At the global epicenter of the HIV epidemic, intravenous drug use and sharing of syringes, needles and drug use paraphernalia, unprotected sex, multiple sexual partners, and low and inconsistent condom use are among the drivers of the spread of the virus . Equally, prisoners comprise a key vulnerable population contributing to the epidemic.
Civil society groups across Eastern Europe and Central Asia are consolidating resources and presenting a unified front to national governments to call for a greater domestic investment in harm reduction as part of the HIV response.
The first two grants under the full rollout of the new funding model (NFM) should soon be approved for signing by the Global Fund Board. Both grants emanate from an HIV concept note submitted by Moldova during the first window on 15 May 2014.
In July 2014, in a meeting room in the Moroccan capital Rabat, a young Moroccan woman stood up and addressed an audience composed of senior representatives from international organizations and government -- including the Ministry for Islamic Affairs and the prison system. Speaking in Arabic, she announced herself as "a representative of the sex workers of Morocco.”
The concept note delivered on 8 September for Russia's last HIV grant from the Global Fund was a perfect illustration of the conundrum facing a growing number of Eastern European/Central Asian countries: how to do more with less to fight a widening HIV epidemic.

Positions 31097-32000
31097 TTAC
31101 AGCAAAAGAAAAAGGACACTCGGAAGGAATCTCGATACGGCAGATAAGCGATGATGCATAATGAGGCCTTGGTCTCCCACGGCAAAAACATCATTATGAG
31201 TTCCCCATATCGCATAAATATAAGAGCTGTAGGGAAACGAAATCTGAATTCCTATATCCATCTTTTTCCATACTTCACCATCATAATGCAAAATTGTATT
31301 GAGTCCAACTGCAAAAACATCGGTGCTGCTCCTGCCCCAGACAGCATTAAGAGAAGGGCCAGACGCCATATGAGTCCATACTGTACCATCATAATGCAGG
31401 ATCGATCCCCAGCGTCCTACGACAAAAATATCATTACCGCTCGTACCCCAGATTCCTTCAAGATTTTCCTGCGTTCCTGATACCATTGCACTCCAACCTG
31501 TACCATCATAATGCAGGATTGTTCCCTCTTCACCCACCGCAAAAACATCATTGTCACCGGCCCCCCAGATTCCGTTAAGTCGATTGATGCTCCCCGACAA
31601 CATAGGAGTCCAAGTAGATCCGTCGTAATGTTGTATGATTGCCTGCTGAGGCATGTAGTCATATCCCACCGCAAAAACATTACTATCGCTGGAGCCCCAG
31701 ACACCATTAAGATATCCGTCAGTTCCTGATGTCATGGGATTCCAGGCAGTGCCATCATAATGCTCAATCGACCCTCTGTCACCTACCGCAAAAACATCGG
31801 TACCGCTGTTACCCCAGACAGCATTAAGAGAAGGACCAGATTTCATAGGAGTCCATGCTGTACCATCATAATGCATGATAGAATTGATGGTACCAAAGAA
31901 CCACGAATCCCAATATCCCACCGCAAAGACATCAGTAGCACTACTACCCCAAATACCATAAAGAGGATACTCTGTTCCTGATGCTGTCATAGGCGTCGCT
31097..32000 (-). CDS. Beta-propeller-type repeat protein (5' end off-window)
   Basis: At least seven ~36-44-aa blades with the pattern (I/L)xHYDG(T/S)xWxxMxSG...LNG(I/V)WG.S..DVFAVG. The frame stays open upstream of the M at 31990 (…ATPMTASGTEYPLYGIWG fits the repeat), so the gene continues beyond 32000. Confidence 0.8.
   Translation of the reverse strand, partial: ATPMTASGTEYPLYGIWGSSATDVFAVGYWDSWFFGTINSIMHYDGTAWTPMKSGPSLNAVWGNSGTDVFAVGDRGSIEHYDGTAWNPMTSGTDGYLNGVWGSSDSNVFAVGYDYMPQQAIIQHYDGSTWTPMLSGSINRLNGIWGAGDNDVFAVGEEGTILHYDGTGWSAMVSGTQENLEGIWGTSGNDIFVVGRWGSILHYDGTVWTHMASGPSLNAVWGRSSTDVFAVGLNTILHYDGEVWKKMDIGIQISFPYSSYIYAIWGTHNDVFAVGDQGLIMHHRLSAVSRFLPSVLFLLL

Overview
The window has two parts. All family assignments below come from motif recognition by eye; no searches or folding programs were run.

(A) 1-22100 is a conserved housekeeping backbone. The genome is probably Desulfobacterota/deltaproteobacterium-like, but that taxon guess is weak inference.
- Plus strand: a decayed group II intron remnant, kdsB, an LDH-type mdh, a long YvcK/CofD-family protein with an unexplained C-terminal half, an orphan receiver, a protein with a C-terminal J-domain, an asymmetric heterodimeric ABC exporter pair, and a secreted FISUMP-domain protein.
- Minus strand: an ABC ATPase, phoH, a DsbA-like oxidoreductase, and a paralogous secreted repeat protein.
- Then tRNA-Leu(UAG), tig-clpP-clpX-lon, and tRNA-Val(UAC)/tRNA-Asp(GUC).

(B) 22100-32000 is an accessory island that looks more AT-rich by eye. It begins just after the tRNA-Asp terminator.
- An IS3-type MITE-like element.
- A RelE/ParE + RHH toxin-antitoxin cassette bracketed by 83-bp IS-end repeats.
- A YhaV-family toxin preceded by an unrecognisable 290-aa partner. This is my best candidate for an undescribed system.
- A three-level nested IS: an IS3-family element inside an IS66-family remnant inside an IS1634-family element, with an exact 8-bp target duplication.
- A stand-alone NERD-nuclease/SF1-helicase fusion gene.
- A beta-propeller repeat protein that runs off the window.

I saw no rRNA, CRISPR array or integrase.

Ten years of armed conflict and perpetual insecurity have driven HIV prevalence in Côte d'Ivoire higher -- especially among women in the western zone on the Liberian border. Many of these women were infected as a result of sexual violence perpetuated by one or another of the marauding armed groups that terrorized the region for over a decade; others were infected after turning to prostitution to escape extreme poverty.
Malawi's ability to control the spread of HIV will be undermined by the structural barriers that prevent access to services by key populations: this was the message delivered to stakeholders participating in country dialogue to develop the southern African nation's HIV concept note.
Communication between the Global Fund and organizations working on male sexual health issues in the Asia-Pacific is the biggest obstacle keeping at-risk populations from joining the conversation on how to respond to HIV, according to the Asia Pacific Coalition on Male Sexual Health (APCOM).
For activists who hand out clean syringes and HIV tests outside a shop in northern Moscow, the reaction from some of the area's users of injected drugs has become routine: they avert their eyes, either in fear or shame, and quicken their steps to get out of sight.
David Garmaise opens his commentary with an accurate observation: He had a misperception. But he arrives at a conclusion that is wrong. The consequences of the new funding model were not, in fact, unanticipated.